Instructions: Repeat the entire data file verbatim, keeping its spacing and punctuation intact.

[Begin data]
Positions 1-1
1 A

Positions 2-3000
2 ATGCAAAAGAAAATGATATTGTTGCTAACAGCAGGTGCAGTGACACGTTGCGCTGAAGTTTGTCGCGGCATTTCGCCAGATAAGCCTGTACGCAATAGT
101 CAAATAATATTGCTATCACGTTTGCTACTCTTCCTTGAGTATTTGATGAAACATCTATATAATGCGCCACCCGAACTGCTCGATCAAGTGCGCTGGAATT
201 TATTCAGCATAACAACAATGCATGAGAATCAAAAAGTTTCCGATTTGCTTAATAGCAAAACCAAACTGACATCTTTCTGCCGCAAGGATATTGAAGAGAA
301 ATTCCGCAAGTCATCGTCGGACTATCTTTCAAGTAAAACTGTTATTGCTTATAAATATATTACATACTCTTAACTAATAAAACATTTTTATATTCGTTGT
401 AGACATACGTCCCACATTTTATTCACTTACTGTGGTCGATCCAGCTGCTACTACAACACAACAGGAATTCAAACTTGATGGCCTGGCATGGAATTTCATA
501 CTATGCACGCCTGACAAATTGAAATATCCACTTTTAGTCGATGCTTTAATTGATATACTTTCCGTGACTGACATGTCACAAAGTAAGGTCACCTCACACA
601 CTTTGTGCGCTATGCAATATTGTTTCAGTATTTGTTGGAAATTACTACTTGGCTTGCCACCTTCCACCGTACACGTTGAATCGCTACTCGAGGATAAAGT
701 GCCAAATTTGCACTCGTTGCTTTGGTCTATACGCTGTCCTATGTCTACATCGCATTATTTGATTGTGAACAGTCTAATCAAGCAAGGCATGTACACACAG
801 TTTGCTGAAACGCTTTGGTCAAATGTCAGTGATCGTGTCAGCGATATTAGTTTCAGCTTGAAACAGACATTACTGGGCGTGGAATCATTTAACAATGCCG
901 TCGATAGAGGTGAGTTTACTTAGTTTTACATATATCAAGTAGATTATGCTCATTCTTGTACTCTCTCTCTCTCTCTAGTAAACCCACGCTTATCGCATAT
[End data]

Positions 1-1
1 A

Positions 2-3000
2 ATGCAAAAGAAAATGATATTGTTGCTAACAGCAGGTGCAGTGACACGTTGCGCTGAAGTTTGTCGCGGCATTTCGCCAGATAAGCCTGTACGCAATAGT
101 CAAATAATATTGCTATCACGTTTGCTACTCTTCCTTGAGTATTTGATGAAACATCTATATAATGCGCCACCCGAACTGCTCGATCAAGTGCGCTGGAATT
201 TATTCAGCATAACAACAATGCATGAGAATCAAAAAGTTTCCGATTTGCTTAATAGCAAAACCAAACTGACATCTTTCTGCCGCAAGGATATTGAAGAGAA
301 ATTCCGCAAGTCATCGTCGGACTATCTTTCAAGTAAAACTGTTATTGCTTATAAATATATTACATACTCTTAACTAATAAAACATTTTTATATTCGTTGT
401 AGACATACGTCCCACATTTTATTCACTTACTGTGGTCGATCCAGCTGCTACTACAACACAACAGGAATTCAAACTTGATGGCCTGGCATGGAATTTCATA
501 CTATGCACGCCTGACAAATTGAAATATCCACTTTTAGTCGATGCTTTAATTGATATACTTTCCGTGACTGACATGTCACAAAGTAAGGTCACCTCACACA
601 CTTTGTGCGCTATGCAATATTGTTTCAGTATTTGTTGGAAATTACTACTTGGCTTGCCACCTTCCACCGTACACGTTGAATCGCTACTCGAGGATAAAGT
701 GCCAAATTTGCACTCGTTGCTTTGGTCTATACGCTGTCCTATGTCTACATCGCATTATTTGATTGTGAACAGTCTAATCAAGCAAGGCATGTACACACAG
801 TTTGCTGAAACGCTTTGGTCAAATGTCAGTGATCGTGTCAGCGATATTAGTTTCAGCTTGAAACAGACATTACTGGGCGTGGAATCATTTAACAATGCCG
901 TCGATAGAGGTGAGTTTACTTAGTTTTACATATATCAAGTAGATTATGCTCATTCTTGTACTCTCTCTCTCTCTCTAGTAAACCCACGCTTATCGCATAT